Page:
On Monday, the board of directors at SurveyMonkey gathered the employees together and announced they had hired a new CEO, well-known industry veteran Bill Veghte.
Veghte would replace the company’s much-loved previous CEO, Dave Goldberg, who died tragically in May.
“We stood in front of all all our friends and employees in a packed house when we introduced Bill,” executive chairman Zander Lurie, who had been acting CEO, told Business Insider.
“There was a lot of emotion, a lot of tears, and multiple standing ovations,” Lurie said.
And there’s good reason for that.
Although this is Veghte’s first gig as CEO, he’s been a general manager of multi-billion business units for decades, including 20 years at Microsoft overseeing Microsoft Office, Windows, and Windows Server, and about six years at HP where he briefly rose to COO. Most recently he was leading the Enterprise Group.
More importantly, he and Goldberg had been close buddies for 30 years.
“Dave and I went to college together. We were friends dating back to our freshmen year. We were always comparing notes,” Veghte told us. “I tried to get him to come to Microsoft. And when he was an EIR at Benchmark he would call me up and say, ‘I found this great company in Portland you need to meet.'”
Goldberg had been bugging Veghte to join SurveyMonkey’s board of directors for years. Veghte had his hands full at HP, which will split into two companies in November.
Veghte had finally agreed to join the SurveyMonkey board, starting next spring, after HP completed its split.
(Sources had previously told us that Veghte wasn’t planning on sticking around at HP after the split. His role running the Enterprise Group would essentially be Meg Whitman’s job as CEO of the HP Enterprise company.)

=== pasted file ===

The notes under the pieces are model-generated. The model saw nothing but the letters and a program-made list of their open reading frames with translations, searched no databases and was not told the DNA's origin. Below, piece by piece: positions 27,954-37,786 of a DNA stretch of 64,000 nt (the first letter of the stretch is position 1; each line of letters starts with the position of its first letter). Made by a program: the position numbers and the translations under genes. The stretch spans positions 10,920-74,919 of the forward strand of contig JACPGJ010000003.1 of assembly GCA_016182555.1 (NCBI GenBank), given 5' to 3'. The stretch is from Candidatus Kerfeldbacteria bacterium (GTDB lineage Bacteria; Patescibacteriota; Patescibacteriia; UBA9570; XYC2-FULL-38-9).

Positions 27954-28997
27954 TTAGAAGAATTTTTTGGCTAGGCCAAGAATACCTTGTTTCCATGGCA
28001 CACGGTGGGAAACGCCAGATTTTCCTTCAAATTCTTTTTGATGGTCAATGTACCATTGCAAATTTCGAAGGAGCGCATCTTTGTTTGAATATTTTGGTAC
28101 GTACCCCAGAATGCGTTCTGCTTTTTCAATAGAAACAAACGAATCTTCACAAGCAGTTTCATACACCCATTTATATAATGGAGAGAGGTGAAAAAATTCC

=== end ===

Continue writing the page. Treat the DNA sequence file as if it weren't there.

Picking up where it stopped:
Veghte says he considered Goldberg to be his “mentor,” although for the past couple of years he was also advising Goldberg on how to grow a company, expand into international markets, hire a salesforce.
After Goldberg died, the board “reached out to Bill” to become an informal advisor, and asked him if he would be willing to consider becoming CEO. He was. They also hired Spencer Stuart to lead the search.
While they didn’t want to rush the search, employees were grieving and concerned.
Employees had taken to wearing “#makedaveproud” T-shirts at work, Lurie told us, jokingly adding, “I encouraged them to wash them weekly.”
But the “uncertainty over who will be CEO and what the road was ahead” was clearly weighing on them, a senior engineer told Veghte.
Given the history of the situation, the board was leaning towards promoting someone from within. “We had several internal candidates who have chops to do job,” Lurie told us.
As to why Laurie, who had been on the board since 2009, didn’t choose to stay on as CEO, he says, “I have a job I love at GoPro, so I’m in my dream job, and frankly Bill is a better executive to lead this company than I am.” (Laurie is the senior VP of media at GoPro.)
Veghte probably is a better choice. Goldberg was in the middle of moving SurveyMonkey past its roots as an online survey company and into “big data” services. Shortly before his death, Goldberg had rolled out SurveyMonkey’s first new new data service, Benchmarks, which lets customers compare their survey results to others who asked those same questions.
Veghte’s long history at Microsoft and HP makes him well suited to continue Goldberg’s vision. “By hiring Bill as a leader, we feel like we stuck the landing with this one,” Laurie told us.
For Veghte the new job is bittersweet.
While he’s “psyched” about the company and its future, he says, “I share in the loss that everyone feels. For me, from out of this searing sadness comes fierce determination.”